SUNY Cortland sophomore Isabella Danisi is used to clean streets, fancy cars and nice houses in her home in Westchester County. That’s what made her recent trip to Puerto Rico so striking.
Danisi saw beat-up cars near San Juan, debris washed ashore and homes with roofs caving in on a trip to repair houses. Now she wants to help more and volunteer on other Caribbean islands hit hard by Hurricane Maria a year ago.
Danisi was one of six SUNY Cortland students who visited Puerto Rico over the summer — Danisi went from June 17 to June 30 — to help repair houses wrecked a year ago by Hurricane Maria as part of Gov. Andrew Cuomo’s New York stands with Puerto Rico Recovery and Rebuilding Initiative.
Danisi and other volunteers worked with non-profits All Hands and Hearts, Heart 9/11, and NECHAMA cleaning and rebuilding homes. Students were deployed for two weeks and received college credits for the work.
It’s been a year since the Category 5 storm swept through Puerto Rico. The death toll approaches 3,000 and the homes that Danisi and other SUNY Cortland students repaired are water-damaged and leaking. At the time of her trip, thousands were still without power — and the Federal Emergency Management Agency, was a name nobody wanted to hear.
“Puerto Ricans don’t want to talk about FEMA, they hate it,” said Danisi — who’s ethnically Puerto Rican. “We didn’t bring it up unless they did.”
FEMA issued an internal report in July acknowledging it was understaffed and unprepared for the the crisis in Puerto Rico.
Danisi has family in Puerto Rico and knew of their struggles, so she signed up at the first opportunity. Originally Danisi wasn’t selected, but a few days before the departure date, she got an e-mail that she could go.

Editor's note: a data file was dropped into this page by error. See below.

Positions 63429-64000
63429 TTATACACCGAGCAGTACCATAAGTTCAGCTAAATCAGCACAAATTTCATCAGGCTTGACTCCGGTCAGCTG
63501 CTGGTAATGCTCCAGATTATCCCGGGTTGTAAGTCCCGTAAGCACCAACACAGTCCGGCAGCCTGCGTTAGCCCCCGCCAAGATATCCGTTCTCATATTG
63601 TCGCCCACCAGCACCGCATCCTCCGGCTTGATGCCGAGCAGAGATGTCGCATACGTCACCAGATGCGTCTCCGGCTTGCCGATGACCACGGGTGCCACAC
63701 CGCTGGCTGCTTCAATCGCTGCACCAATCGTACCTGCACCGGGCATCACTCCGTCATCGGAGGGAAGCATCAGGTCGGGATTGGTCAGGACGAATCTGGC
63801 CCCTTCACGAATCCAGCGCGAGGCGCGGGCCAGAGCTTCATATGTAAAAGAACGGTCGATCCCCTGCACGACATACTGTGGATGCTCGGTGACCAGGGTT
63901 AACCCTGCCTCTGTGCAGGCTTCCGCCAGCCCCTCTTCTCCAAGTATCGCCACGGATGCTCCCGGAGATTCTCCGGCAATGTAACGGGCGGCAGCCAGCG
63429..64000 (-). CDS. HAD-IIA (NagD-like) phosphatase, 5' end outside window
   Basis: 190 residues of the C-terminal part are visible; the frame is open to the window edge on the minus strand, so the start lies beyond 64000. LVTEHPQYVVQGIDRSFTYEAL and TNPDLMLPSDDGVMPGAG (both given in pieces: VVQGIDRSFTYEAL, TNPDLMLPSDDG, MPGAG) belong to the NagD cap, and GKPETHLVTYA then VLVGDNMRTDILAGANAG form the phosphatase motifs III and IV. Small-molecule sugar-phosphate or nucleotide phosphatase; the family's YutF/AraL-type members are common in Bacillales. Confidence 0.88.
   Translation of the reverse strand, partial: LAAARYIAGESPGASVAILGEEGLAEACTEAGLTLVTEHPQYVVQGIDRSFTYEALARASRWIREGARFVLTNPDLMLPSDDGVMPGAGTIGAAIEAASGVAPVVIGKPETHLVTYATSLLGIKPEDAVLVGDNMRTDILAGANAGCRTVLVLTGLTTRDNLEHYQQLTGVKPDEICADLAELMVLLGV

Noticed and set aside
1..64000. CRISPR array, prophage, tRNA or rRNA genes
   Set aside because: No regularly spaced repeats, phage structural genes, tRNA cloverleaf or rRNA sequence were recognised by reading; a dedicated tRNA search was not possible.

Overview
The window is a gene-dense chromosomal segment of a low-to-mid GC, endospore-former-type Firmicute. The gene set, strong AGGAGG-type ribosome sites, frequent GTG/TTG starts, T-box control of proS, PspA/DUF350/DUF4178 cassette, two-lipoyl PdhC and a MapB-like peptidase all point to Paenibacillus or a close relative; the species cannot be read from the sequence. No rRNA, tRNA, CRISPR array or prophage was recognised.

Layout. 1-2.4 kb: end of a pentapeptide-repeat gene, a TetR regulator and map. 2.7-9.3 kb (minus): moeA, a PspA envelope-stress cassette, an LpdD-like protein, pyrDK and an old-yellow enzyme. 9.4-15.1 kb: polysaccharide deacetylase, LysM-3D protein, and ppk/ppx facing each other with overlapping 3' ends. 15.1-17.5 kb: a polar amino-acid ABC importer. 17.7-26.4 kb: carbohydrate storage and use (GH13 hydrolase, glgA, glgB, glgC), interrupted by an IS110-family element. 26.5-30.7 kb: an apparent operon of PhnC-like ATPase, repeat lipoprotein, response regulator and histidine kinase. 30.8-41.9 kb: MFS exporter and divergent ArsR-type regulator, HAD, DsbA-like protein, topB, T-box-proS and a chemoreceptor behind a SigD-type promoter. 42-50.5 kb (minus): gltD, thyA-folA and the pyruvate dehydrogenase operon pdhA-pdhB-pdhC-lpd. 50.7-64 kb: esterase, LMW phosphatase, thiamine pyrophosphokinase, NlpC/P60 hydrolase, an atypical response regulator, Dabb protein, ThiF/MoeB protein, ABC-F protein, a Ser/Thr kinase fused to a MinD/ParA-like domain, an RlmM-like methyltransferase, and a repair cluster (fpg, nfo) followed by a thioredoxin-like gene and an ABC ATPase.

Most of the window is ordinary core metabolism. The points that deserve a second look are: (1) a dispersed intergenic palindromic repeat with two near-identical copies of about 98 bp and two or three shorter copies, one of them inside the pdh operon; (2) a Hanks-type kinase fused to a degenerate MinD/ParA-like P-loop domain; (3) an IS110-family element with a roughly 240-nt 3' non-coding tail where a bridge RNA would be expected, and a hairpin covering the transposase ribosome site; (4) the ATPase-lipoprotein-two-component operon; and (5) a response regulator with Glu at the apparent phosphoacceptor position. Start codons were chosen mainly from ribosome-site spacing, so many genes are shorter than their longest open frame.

“So I filled out the paperwork and canceled plans — a wedding and a concert — to go,” she said.
While there, Danisi helped repair cracked walls and roofs and befriended the families she helped.
“People have tarps as a roof, which you see a lot, and if you go inside homes, everything is covered in plastic because of the water,” she said. “It’s just really sad.”
Mary Schlarb, director of the International Programs Office at SUNY Cortland, which coordinated the trip, said more than 2,000 SUNY students applied — 250 went to Puerto Rico.
“So these six students that went were a select few,” she said.
“The students learn so much in terms of professional skills but also about what they’ve been studying,” Schlarb said. They learned to navigate cultural differences, norms and expectations.
The final home Danisi worked on needed its top level removed because of water damage. She donned a mask and gloves and overcame a fear of bugs — of which there were plenty, and mice, too — and got to work.
Besides the damage, what struck Danisi most was the kindness.
The people whose homes she helped repair welcomed the students, fed them daily, treated them like family and were sad to see them go.
“It was so obvious how grateful they were,” she said. “They were all like, ‘You guys are angels, you don’t understand how long we’ve been waiting.’”